Research and Information Fluency is one of the key strands for student success but are your students looking in the right places? Janelle McLaughlin highlights how to encourage students to use reliable sources.
This video clip is a bit old, but I still like using it to spark conversation on why we need to teach differently in today’s classrooms. When we have almost instant access to factual information, we shouldn’t be asking students to simply recall those facts. The Teaching Innovation Progression Chart highlights Research and Information Fluency as one of the key strands for student success. In a student-driven classroom, teachers should be modelling strategies to guide student investigation, designing challenges that promote synthesis of resources to address an authentic task, supporting students as they acquire, evaluate, and apply information, and facilitating and formatively assessing authentic tasks where students are engaged in research and using information fluently. In these classrooms, we should see students constructing questions to guide research, selecting the most appropriate digital tools and information sources, assembling and synthesising information to address authentic tasks, and using tools to powerfully display and interact with information.
Most people think of “research projects” as being a major undertaking. There are definitely places for extensive research, but giving students one-day research opportunities are just as important. Most students have never had to write their own questions to guide research, so this is a great place to start. An easy scaffold is for the teacher to give an overarching question (usually standards-based) and the students write two or three supporting questions that will help focus their research toward the main question.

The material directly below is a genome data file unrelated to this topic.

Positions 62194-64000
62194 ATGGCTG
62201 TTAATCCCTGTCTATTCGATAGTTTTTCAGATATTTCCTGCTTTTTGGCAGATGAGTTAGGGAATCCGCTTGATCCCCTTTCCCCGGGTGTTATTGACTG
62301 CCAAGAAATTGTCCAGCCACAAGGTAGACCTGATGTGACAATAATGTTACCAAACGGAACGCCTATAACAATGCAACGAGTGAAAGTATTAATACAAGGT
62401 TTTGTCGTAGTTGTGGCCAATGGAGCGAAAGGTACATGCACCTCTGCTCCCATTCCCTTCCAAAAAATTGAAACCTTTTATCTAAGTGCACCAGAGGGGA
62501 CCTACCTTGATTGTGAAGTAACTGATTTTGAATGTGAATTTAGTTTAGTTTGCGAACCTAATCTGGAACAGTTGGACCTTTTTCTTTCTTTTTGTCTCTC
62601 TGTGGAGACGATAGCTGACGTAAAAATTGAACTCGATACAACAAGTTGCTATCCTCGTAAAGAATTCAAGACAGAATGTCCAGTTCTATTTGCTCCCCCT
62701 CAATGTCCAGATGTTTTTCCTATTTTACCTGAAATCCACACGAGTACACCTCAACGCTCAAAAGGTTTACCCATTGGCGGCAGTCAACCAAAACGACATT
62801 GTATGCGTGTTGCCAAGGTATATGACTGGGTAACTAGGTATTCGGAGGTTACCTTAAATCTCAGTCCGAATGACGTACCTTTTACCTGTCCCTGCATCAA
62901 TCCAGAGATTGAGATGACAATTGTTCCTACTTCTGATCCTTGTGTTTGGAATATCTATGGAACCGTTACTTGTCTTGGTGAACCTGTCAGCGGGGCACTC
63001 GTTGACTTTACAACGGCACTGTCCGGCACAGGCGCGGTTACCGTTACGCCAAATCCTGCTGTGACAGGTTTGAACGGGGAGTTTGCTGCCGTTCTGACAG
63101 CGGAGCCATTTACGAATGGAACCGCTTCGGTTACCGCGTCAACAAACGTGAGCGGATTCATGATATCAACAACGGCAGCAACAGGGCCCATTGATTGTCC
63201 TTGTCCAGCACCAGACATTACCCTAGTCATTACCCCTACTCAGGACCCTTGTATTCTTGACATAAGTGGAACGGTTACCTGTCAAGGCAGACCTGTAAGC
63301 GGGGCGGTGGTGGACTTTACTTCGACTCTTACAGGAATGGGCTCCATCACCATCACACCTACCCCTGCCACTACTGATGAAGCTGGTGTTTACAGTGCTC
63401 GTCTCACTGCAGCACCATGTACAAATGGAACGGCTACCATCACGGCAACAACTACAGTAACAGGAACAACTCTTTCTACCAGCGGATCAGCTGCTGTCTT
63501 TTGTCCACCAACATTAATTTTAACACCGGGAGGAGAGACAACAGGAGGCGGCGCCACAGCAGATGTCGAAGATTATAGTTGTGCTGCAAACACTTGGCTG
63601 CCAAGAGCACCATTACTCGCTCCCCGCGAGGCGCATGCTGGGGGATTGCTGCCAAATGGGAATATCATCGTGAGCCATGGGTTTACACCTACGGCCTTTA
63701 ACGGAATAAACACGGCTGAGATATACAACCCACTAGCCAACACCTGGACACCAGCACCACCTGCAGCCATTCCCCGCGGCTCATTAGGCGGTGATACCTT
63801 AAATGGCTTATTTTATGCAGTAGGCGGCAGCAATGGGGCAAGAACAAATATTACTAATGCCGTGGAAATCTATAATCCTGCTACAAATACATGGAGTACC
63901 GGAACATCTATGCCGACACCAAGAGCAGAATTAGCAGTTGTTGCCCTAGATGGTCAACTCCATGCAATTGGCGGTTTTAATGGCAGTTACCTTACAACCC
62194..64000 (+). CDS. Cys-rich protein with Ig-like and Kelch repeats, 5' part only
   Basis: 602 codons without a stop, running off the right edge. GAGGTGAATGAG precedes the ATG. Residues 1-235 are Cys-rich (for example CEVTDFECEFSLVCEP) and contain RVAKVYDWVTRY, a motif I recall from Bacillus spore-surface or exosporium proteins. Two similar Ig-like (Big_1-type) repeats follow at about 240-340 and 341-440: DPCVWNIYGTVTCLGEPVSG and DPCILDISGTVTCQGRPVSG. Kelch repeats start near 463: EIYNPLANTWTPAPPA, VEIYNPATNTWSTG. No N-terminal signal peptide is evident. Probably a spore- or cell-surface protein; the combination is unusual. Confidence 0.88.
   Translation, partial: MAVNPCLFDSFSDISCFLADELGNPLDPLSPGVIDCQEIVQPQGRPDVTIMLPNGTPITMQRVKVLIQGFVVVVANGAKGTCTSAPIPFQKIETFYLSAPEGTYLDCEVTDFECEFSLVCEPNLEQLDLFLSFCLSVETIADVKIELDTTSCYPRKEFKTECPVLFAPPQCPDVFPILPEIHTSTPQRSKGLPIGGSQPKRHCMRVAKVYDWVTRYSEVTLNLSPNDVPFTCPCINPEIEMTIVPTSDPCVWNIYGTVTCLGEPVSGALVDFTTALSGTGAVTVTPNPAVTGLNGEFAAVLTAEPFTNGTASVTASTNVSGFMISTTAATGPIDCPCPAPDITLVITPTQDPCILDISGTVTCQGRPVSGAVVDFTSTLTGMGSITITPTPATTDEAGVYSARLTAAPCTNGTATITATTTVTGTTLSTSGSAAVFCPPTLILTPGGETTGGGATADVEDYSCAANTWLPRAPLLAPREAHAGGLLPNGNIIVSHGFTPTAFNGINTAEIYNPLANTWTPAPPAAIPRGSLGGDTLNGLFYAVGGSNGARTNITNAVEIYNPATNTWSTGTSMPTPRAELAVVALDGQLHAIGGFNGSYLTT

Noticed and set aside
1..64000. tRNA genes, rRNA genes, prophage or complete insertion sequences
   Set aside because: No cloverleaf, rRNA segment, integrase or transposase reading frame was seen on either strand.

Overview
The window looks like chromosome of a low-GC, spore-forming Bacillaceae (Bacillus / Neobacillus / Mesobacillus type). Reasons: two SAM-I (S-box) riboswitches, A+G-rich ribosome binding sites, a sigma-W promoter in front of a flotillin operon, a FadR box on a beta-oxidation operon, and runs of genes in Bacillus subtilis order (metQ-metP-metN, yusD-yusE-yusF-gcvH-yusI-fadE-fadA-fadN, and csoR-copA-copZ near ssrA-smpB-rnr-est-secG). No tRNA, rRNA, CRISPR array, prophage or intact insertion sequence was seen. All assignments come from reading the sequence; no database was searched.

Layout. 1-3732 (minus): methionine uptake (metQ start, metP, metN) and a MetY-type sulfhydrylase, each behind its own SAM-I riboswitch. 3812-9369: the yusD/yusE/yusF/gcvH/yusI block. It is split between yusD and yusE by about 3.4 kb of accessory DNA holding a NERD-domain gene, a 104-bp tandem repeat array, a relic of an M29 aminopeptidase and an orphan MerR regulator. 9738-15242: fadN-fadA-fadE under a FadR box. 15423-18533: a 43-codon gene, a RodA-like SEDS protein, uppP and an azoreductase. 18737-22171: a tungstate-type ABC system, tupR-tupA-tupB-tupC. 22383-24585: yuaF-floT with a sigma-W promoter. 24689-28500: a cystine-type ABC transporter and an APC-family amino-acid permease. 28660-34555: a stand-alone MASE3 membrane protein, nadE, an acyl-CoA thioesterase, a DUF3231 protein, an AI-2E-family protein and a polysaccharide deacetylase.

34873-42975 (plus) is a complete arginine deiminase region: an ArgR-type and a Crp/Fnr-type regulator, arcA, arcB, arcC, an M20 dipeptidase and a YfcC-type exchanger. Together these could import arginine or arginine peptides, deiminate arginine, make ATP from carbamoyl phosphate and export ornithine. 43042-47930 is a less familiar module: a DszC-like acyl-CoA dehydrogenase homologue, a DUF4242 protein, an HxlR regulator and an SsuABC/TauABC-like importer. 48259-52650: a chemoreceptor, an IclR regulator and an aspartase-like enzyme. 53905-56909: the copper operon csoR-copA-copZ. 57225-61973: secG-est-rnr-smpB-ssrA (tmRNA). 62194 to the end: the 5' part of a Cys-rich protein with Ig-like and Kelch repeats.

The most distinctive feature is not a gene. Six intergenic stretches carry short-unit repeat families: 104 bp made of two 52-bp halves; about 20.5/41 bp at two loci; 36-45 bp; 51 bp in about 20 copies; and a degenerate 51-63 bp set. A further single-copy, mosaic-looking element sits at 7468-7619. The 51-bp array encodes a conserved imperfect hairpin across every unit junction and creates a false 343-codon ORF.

Giving students opportunities to research isn’t enough…and actually shouldn’t be the first step. Digital Literacy (aka Information Fluency) is one of the nine pillars of Digital Citizenship. We need to teach students how to conduct reliable searches and how to determine if a source is valid. A simple method I often share with students is to “triangulate their data”. I tell them that if they aren’t using a website from a trusted source (ie .edu or .gov) that they have to find the same information on three different sources before they can consider it valid.
Common Sense Media
also has great resources available for teachers, students, and parents to help increase research and information fluency skills.
Check out this article by Jennifer Wilson, The end of ‘just Google it’: Why students need to be digitally literate, for more great information or share it with a colleague who still just tells students to “google it”.